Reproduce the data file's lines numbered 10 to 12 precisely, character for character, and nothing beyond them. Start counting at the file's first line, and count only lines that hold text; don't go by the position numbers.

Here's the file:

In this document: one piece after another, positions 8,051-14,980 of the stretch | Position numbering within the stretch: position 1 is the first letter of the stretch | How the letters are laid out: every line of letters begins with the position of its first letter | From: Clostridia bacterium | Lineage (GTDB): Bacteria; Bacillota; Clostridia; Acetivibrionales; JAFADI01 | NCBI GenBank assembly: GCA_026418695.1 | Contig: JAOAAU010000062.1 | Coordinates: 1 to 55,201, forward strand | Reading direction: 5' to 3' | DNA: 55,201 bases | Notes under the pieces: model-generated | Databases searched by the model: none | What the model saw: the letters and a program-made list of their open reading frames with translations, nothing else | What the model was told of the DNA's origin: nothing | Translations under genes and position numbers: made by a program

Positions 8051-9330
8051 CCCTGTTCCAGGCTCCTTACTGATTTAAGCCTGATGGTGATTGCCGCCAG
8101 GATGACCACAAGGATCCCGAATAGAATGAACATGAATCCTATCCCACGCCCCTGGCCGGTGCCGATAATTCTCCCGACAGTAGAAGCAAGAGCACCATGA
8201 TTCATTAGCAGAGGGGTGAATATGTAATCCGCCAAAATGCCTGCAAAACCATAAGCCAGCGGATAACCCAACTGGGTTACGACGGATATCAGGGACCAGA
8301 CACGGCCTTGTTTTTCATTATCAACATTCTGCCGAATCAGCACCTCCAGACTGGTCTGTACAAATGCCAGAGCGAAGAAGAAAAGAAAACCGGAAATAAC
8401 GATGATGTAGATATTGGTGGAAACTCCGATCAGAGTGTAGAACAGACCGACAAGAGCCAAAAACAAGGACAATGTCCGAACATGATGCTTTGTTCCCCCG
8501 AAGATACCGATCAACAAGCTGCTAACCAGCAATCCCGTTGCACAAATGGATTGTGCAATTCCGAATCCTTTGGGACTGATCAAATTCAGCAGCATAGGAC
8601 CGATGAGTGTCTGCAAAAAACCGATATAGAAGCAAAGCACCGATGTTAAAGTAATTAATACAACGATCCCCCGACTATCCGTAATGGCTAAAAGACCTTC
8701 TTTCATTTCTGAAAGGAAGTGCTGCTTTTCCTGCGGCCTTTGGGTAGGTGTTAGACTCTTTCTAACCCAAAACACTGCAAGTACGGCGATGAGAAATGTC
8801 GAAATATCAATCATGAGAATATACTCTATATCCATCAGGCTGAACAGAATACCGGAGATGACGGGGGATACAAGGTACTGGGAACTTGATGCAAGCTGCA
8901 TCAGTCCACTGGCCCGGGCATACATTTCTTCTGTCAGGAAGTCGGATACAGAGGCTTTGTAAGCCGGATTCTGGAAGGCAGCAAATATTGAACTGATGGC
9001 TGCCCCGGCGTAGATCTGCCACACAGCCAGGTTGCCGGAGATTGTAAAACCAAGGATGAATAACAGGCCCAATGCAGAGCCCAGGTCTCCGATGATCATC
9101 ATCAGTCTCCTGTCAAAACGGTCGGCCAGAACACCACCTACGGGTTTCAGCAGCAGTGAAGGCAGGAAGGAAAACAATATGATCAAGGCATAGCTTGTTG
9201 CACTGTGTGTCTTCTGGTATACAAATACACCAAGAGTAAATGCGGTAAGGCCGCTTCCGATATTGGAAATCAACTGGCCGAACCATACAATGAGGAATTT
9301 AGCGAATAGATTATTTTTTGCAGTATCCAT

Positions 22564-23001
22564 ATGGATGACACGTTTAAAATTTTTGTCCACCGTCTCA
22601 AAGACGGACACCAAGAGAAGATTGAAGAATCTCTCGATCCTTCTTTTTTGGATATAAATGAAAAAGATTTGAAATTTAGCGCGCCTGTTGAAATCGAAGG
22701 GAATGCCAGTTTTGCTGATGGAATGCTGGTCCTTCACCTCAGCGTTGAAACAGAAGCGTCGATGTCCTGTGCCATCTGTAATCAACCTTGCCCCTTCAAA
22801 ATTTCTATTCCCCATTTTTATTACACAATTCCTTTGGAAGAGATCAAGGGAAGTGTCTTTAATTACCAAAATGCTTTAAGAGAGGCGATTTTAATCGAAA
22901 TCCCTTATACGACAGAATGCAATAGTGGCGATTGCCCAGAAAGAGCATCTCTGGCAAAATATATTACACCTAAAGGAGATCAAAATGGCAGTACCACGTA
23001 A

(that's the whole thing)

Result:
8701 TTTCATTTCTGAAAGGAAGTGCTGCTTTTCCTGCGGCCTTTGGGTAGGTGTTAGACTCTTTCTAACCCAAAACACTGCAAGTACGGCGATGAGAAATGTC
8801 GAAATATCAATCATGAGAATATACTCTATATCCATCAGGCTGAACAGAATACCGGAGATGACGGGGGATACAAGGTACTGGGAACTTGATGCAAGCTGCA
8901 TCAGTCCACTGGCCCGGGCATACATTTCTTCTGTCAGGAAGTCGGATACAGAGGCTTTGTAAGCCGGATTCTGGAAGGCAGCAAATATTGAACTGATGGC